“After I dropped out of college, I worked at a local brewery to learn the ropes a bit, and pretty much went into opening my own business, The Intergalactic Brewing Company,” Van Horne said.  “It was a way for me to express my nerdy side in a cool way. The brewery was a great way to meet people in the community who had similar interests and hobbies, and we even drew a decent crowd from Comic-Con events. It was cool to bring that nostalgia factor of the Star Wars-esque theme to the brewery. And of course, I was the owner, and I loved being my own boss. It’s great to not have to report to anyone and to kind of do what you want.”

But owning a business came with risks and challenges, and competition led to Van Horne closing his business after six years.

“The thing I was missing when I owned my own business was a steady paycheck,” Van Horne said. “The first couple of years when you open your own business, you’re just trying to stay afloat. So you might write yourself a check and put it in a drawer, and say that you paid yourself, but it was really a struggle sometimes. I really did still feel like a college kid when I owned my own business, because my money would be stretched so thin. I would sometimes have to decide that I really needed something like toilet paper, and I was going to be stuck eating ramen for dinner again. But I still loved it. After a while, the brewing scene in San Diego exploded from 50 to 150 breweries, and it just got so competitive that it wasn’t really profitable anymore, so I decided to close it up in 2018.”

But Van Horne was still determined to make it back into the brewing scene, no matter where he ended up moving to.

“After I closed Intergalactic, I needed to find a job, and my wife (Courtney Cook, graduated in 2005) had a job offer in Wichita, Kansas, so we just up and moved,” Van Horne said. “I had six years of brewing experience and owning a business, so that really helped me find another job in the brewing industry, and I got hired at River City Brewing. So we lived and worked in Kansas until COVID hit, and we both got laid off. And then in the middle of the pandemic summer, my wife got a job offer in Fresno, so we drove out.”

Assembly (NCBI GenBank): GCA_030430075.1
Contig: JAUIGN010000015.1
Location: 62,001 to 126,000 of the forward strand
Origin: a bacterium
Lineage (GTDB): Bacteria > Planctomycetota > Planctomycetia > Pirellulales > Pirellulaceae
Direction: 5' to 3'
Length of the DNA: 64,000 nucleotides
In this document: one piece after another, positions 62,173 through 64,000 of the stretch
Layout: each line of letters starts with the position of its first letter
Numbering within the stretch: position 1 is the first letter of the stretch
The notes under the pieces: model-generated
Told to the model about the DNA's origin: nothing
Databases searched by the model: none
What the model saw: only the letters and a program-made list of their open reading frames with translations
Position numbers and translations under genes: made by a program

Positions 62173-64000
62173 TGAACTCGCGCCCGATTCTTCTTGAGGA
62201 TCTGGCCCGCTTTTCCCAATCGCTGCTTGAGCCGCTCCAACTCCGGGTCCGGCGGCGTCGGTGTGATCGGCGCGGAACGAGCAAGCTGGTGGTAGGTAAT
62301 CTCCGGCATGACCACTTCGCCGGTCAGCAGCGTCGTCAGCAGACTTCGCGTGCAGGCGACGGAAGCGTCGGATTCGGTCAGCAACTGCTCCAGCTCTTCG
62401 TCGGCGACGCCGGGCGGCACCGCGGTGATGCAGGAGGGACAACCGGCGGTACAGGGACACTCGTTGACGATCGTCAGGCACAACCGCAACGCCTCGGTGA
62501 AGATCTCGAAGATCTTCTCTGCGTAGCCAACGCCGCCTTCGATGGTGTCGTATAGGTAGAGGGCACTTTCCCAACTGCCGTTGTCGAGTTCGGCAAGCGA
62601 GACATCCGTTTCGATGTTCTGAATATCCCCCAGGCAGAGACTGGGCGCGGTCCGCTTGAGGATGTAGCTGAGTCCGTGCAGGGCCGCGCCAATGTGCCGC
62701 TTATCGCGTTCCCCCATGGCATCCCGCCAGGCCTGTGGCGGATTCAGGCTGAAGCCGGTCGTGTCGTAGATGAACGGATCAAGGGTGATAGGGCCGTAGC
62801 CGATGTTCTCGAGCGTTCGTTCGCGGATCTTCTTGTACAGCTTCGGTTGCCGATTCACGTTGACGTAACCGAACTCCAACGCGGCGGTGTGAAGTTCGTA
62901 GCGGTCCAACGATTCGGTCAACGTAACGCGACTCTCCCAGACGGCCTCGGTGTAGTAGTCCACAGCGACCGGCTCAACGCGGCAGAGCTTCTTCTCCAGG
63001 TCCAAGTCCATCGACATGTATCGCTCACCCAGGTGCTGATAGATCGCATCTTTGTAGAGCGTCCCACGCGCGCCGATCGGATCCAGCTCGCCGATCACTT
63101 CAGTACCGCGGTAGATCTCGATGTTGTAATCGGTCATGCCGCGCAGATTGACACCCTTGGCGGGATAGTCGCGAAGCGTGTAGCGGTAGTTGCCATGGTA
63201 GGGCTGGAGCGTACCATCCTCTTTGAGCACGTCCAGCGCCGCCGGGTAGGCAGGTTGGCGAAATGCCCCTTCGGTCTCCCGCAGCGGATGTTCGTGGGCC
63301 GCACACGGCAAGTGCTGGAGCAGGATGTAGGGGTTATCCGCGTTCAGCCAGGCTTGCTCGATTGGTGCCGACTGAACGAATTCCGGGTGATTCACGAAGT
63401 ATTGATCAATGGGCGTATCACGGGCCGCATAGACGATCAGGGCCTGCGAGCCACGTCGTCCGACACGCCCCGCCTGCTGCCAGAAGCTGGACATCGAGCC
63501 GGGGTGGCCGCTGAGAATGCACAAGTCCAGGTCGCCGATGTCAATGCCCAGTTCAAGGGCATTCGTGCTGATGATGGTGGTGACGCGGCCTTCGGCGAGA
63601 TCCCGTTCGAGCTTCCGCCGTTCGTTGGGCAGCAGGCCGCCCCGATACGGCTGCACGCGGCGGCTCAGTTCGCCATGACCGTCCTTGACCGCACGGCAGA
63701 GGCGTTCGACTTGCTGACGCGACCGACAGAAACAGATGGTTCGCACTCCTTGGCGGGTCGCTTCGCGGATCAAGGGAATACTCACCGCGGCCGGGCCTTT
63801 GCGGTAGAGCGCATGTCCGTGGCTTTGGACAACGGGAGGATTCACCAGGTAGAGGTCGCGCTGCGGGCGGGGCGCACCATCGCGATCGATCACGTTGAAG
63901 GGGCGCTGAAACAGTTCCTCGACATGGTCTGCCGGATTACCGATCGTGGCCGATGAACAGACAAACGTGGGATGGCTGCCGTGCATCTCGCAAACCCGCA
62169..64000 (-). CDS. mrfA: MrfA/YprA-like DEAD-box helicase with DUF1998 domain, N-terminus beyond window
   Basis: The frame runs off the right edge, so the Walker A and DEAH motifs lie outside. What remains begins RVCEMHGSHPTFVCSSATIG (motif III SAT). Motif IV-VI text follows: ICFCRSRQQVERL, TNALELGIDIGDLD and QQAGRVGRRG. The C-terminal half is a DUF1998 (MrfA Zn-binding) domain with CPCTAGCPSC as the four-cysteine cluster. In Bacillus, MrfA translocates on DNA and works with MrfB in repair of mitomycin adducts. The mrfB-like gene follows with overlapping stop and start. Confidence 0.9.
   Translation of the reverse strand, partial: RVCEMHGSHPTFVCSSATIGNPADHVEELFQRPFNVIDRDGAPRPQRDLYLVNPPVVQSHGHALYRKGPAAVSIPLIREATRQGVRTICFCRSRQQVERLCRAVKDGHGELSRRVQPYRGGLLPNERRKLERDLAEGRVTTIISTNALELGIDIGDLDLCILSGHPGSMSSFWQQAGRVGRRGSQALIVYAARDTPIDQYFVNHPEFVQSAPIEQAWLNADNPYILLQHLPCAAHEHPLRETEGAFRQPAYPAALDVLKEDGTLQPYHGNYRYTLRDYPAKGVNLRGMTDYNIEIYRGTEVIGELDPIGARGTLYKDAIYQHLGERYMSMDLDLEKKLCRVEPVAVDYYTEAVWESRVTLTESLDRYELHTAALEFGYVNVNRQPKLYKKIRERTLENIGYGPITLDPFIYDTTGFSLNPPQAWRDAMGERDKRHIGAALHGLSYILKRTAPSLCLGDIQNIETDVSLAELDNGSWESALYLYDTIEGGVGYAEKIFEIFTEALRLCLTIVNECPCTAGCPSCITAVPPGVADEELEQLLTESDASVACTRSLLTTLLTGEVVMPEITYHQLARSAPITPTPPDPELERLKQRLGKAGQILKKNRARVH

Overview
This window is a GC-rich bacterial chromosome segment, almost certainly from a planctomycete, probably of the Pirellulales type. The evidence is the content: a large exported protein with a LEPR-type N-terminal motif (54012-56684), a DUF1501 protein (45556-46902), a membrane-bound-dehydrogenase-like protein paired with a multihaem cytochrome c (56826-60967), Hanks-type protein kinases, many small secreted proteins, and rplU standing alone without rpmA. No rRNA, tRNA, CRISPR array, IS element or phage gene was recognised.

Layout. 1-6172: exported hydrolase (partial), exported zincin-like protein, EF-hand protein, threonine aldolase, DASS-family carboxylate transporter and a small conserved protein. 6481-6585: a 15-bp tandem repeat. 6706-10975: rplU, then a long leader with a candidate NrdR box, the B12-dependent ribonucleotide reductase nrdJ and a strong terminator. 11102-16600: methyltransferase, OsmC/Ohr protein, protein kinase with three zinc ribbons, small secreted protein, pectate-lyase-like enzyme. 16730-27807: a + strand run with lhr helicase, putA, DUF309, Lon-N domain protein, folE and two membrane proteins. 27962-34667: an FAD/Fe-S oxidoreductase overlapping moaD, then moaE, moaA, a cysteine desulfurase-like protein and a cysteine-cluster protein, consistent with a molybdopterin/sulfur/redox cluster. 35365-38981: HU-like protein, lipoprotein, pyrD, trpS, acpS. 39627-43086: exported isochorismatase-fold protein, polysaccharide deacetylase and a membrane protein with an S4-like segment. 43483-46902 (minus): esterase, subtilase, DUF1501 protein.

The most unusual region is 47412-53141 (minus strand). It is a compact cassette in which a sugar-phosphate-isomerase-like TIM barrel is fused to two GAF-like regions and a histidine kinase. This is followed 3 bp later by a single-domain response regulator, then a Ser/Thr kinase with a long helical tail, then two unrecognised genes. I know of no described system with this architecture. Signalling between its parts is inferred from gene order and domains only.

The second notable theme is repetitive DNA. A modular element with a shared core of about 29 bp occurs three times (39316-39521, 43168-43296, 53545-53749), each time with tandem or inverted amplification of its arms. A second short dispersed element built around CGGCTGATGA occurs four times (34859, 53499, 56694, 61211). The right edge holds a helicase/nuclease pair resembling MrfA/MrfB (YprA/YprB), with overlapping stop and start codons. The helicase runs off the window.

After traveling across the country twice to relocate, Van Horne is still passionate about brewing. As head of operations at Amalgamation Brewing in Fresno, he has the freedom to experiment and traverse his passion, which is the very concept that drew him to the beer scene.. 

“The great thing about brewing and owning your own business and even the place I’m at now–because they really let me run the whole place–is that you get to use your hands and put in the work to really make something,” Van Horne said. “I dabble in a little wood working and construction, and I’ve helped some people build their bars so that’s something that is really important to me. I used to think, you know, go to school, graduate school, get a job. And then I started making something with my hands. And I thought it was really rewarding. And it led to so many different experiences. Even if it doesn’t become a career, just have something to do. I was just at home, hanging out [and] brewing, and it feels like it’s [both an] art and a science. It’s my moment of Zen. But some people, maybe they like doing Excel sheets. And that’s great. For me, finding brewing was like finding the thing I love and can pour my heart into.”